Blue Helmets, Cotton Sarongs
The northern suburb of Gigiri is known for being home to Nairobi’s U.N. headquarters and the U.S. embassy, but it’s also home to the city’s most fashionable shopping. At Adèle Dejak (adeledejak.com), a boutique in The Village Market, Dejak offers colorful jewelry, bags and sandals made with local materials like bakuba (cloth produced from raffia palm leaves), leather and horn.
The real finds, however, show up every Friday at the brimming Masai Market. Endless stalls of handcrafted goods brought by elegant tribesmen present traditional East African kikois (cotton sarongs), woven bags and masks carved from jacaranda trees. After a day of shopping, follow the expat trail to Sophie Kinyua’s all-day brunch spot River Café (Limuru Rd.; 254-722/706-272) or the ever-buzzy Café des Arts (U.N. Ave.; 254-20/712-3000; cafedesarts.co.ke), which serves Nairobi’s best organic cuisine, like mushroom fricassee and grilled tuna steak.
Though you can find Kitengela glass stores in Nairobi, it’s worth the bumpy drive to the suburban gallery and workshop of Kitengela artist Nani Croze (Magadi Rd.; kitengela-glass.com). You’ll find tree house studios and buildings, walkways and a swimming pool covered entirely in her Gaudi-esque glass mosaics. Croze and her team of workers craft colorful stained-glass doors, Dalle de Verre windows and sculptures, all from recycled glass. Next door, her son, Anselm, has his own glassblowing dome, where he makes pieces in whimsical colors. The Kitengela compound also offers four bungalows (rooms, from $55; kitengela-glass.com), whose guests have included the king and queen of Sweden and Kofi Annan’s wife, Nane Lagergren.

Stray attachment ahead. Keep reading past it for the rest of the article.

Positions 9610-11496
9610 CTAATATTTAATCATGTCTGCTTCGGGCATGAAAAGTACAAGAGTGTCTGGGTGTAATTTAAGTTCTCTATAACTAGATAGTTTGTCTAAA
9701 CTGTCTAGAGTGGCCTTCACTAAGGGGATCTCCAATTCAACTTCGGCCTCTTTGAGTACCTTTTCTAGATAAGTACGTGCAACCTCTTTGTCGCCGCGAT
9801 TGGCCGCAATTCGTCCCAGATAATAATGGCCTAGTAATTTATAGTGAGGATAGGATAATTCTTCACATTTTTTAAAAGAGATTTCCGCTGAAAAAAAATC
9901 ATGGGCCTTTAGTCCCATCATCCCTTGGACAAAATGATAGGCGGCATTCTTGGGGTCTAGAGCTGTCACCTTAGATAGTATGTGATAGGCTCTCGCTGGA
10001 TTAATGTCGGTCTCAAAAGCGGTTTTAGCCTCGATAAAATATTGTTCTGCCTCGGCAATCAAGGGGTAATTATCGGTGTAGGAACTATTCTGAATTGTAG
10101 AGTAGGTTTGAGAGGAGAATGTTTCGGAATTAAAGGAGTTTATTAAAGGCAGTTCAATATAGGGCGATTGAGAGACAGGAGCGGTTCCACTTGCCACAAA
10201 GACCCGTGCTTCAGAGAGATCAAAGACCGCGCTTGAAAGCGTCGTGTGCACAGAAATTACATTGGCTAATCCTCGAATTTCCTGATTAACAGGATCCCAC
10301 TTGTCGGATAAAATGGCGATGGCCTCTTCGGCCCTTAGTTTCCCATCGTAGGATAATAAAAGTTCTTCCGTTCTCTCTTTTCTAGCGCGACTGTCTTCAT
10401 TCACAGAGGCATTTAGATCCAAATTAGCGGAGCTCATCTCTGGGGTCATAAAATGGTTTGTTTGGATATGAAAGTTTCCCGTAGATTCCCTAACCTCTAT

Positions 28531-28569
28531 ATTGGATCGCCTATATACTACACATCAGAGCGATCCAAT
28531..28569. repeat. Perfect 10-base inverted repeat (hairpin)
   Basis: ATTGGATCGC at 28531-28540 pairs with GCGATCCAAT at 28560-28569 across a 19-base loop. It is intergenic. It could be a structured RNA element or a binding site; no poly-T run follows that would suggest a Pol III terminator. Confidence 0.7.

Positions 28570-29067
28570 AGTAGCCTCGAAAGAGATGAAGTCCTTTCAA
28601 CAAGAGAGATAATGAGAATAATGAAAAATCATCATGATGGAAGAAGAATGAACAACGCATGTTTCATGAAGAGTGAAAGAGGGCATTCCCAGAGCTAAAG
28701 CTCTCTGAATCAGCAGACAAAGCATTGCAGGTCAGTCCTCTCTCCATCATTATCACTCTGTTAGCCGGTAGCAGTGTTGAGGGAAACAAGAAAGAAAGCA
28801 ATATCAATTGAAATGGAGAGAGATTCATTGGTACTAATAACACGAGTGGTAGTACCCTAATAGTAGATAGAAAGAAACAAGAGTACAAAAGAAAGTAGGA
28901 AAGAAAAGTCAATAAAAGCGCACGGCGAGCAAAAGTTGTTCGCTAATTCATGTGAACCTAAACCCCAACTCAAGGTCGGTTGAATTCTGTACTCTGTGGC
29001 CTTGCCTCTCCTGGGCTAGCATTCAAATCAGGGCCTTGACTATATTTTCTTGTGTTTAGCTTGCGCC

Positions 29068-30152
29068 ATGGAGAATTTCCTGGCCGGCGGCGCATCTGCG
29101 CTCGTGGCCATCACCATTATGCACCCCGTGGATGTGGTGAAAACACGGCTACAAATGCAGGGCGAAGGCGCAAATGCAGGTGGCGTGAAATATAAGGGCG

New African Art Now
African art is often filed under the “primitive art” curatorial catchall. Nairobi’s art scene is anything but. At the Kuona Trust (Likoni Close, Likoni Ln.; kuonatrust.org), a collective run by Danda Jaroljmek, local artists share rent-subsidized studios and show their work at the newly opened exhibition space. Nearby, prominent dealer Carol Lees reopened the One Off Gallery (16 Rosslyn Lone Tree; 254-722/521-870) last year on a gorgeous five-acre property. You’ll find work by Kenya’s more established artists like Patrick Mukabi and Timothy Brooke. “The art here,” says Lees, “is far more sophisticated than the tourist artifacts that are usually the expectation from this region.”